Californians are on course to vote whether genetically modified food must be labeled following a campaign that has targeted Monsanto Co. and other biotech-crop companies.
Proponents of the measure collected 971,126 signatures, 75 percent more than the minimum needed for a statewide referendum concurrent with the Nov. 6 general election, the Oakland-based California Right to Know campaign said today in a statement. State certification of the signatures followed by approval from 50 percent of voters would make the proposal law.
“The right to know is as American as apple pie,” Gary Ruskin, an Oakland-based manager for the campaign, said in an April 30 interview. “Monsanto and some other chemical and agricultural biotech companies are desperate to keep the public in the dark about what is really in their food.”
The California movement is mobilizing consumer unease over modified ingredients, which are found in about 80 percent of processed foods in the U.S. according to the Grocery Manufacturers Association. The campaign is the best chance for biotech labeling in the U.S. after the failure of similar bills in 19 states and the rejection of a petition to the Food and Drug Administration last month, Ruskin said.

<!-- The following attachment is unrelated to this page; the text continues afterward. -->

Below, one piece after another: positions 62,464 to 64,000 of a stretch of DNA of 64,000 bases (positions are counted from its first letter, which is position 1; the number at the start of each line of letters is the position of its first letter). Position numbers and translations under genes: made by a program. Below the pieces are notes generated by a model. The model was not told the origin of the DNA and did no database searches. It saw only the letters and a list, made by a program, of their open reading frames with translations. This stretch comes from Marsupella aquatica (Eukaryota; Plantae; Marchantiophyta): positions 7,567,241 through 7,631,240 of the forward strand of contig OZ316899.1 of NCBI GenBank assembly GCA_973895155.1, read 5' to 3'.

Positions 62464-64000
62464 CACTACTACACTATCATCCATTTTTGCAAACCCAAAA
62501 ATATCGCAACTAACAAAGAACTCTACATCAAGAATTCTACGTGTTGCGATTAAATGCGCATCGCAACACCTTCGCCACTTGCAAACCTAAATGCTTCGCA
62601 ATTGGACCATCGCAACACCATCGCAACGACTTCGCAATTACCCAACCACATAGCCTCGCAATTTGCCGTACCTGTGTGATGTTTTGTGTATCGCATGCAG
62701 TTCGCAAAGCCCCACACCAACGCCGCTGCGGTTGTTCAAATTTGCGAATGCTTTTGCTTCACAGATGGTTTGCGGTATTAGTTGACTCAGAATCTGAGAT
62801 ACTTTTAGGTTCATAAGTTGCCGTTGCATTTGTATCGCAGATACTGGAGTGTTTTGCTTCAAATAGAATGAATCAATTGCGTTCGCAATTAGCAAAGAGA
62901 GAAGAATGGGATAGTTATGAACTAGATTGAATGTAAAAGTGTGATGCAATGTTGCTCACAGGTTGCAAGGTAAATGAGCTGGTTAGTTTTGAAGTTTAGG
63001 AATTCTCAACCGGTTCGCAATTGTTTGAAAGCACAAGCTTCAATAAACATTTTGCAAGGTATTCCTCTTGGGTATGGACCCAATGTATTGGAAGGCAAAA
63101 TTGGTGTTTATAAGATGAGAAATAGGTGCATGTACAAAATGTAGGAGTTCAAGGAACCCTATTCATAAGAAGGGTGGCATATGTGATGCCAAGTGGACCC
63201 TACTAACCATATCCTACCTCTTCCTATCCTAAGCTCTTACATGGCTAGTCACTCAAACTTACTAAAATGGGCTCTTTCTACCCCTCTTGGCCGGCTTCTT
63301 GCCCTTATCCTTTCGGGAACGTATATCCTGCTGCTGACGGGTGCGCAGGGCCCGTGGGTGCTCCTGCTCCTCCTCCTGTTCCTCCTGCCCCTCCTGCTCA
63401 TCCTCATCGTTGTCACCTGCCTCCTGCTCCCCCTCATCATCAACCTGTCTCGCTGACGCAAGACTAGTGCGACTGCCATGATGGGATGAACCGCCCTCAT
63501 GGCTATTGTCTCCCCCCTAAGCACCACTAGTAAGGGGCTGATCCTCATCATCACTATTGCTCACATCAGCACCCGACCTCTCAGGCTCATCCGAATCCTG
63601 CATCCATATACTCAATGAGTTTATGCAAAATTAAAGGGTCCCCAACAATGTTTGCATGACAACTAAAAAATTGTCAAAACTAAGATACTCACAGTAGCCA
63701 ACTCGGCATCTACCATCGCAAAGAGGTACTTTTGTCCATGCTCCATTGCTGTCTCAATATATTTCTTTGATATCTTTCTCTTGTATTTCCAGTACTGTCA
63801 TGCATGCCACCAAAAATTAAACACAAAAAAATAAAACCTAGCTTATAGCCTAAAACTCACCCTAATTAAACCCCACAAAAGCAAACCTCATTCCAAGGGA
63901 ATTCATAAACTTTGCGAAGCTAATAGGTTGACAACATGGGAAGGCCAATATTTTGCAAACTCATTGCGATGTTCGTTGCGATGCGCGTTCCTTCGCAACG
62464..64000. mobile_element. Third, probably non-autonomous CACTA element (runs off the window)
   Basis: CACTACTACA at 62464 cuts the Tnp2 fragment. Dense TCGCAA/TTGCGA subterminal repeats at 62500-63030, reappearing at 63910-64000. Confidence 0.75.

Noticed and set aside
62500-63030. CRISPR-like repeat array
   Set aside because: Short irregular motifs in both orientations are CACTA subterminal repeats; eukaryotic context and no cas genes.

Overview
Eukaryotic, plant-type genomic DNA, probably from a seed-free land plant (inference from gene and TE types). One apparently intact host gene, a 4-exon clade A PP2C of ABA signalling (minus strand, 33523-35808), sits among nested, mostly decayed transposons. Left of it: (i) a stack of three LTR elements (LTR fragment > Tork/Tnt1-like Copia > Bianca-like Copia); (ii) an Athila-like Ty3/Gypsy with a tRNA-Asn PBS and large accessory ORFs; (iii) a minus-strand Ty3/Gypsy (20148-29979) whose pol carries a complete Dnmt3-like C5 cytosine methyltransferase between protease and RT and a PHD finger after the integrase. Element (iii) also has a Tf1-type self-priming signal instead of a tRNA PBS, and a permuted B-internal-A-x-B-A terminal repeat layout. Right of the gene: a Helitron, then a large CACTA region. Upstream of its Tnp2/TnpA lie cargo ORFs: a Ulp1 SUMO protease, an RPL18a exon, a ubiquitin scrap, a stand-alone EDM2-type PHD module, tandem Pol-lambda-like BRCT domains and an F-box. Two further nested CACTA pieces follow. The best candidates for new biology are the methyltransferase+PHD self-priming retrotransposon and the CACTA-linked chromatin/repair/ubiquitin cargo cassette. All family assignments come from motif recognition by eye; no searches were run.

Monsanto opposes labeling modified ingredients because the move risks “misleading consumers into thinking products are not safe when in fact they are,” Sara E. Miller, a spokeswoman for St. Louis-based Monsanto, said in an e-mail.
The initiative is a “back door” way to hurt the $13.3 billion biotech crop industry, according to Richard Lobb, managing director for the Council for Biotechnology Information.
“They basically are trying to scare consumers through labeling,” Lobb, whose Washington-based group represents developers of biotech seeds including Monsanto and DuPont Co. (DD), said in a telephone interview. “The obvious objective is to push biotechnology out of the market altogether.”
Biotech labeling, which has been adopted in more than 40 countries, has never been endorsed by the FDA. The agency says crops engineered to tolerate herbicides or produce insecticide pose no greater health risks than conventional foods.
The label “would be the equivalent of a skull and crossbones” that would drive away customers and force food producers to stop using engineered ingredients, Joseph Mercola, the inititive’s leading funder with $800,000 in donations, said in an April 1 Web posting. Mercola is an osteopath who promotes natural remedies at his clinic in Hoffman Estates, Illinois.